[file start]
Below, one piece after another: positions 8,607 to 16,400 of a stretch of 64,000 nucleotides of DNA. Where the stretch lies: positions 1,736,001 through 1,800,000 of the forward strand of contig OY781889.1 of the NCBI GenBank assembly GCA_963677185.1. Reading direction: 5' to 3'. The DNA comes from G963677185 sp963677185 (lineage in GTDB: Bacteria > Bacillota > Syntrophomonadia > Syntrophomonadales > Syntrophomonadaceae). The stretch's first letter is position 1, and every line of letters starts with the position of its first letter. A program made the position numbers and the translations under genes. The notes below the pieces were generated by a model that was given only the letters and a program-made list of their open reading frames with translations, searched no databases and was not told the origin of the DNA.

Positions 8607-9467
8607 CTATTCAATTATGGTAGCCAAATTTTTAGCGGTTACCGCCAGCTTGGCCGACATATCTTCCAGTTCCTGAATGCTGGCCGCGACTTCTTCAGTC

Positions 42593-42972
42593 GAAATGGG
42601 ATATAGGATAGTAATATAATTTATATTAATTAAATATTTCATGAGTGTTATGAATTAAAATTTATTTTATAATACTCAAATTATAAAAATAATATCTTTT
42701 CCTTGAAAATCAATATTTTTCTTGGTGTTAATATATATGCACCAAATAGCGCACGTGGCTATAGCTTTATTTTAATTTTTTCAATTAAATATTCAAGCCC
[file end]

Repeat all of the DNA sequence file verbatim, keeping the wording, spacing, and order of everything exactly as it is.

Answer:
Below, one piece after another: positions 8,607 to 16,400 of a stretch of 64,000 nucleotides of DNA. Where the stretch lies: positions 1,736,001 through 1,800,000 of the forward strand of contig OY781889.1 of the NCBI GenBank assembly GCA_963677185.1. Reading direction: 5' to 3'. The DNA comes from G963677185 sp963677185 (lineage in GTDB: Bacteria > Bacillota > Syntrophomonadia > Syntrophomonadales > Syntrophomonadaceae). The stretch's first letter is position 1, and every line of letters starts with the position of its first letter. A program made the position numbers and the translations under genes. The notes below the pieces were generated by a model that was given only the letters and a program-made list of their open reading frames with translations, searched no databases and was not told the origin of the DNA.

Positions 8607-9467
8607 CTATTCAATTATGGTAGCCAAATTTTTAGCGGTTACCGCCAGCTTGGCCGACATATCTTCCAGTTCCTGAATGCTGGCCGCGACTTCTTCAGTC

Positions 42593-42972
42593 GAAATGGG
42601 ATATAGGATAGTAATATAATTTATATTAATTAAATATTTCATGAGTGTTATGAATTAAAATTTATTTTATAATACTCAAATTATAAAAATAATATCTTTT
42701 CCTTGAAAATCAATATTTTTCTTGGTGTTAATATATATGCACCAAATAGCGCACGTGGCTATAGCTTTATTTTAATTTTTTCAATTAAATATTCAAGCCC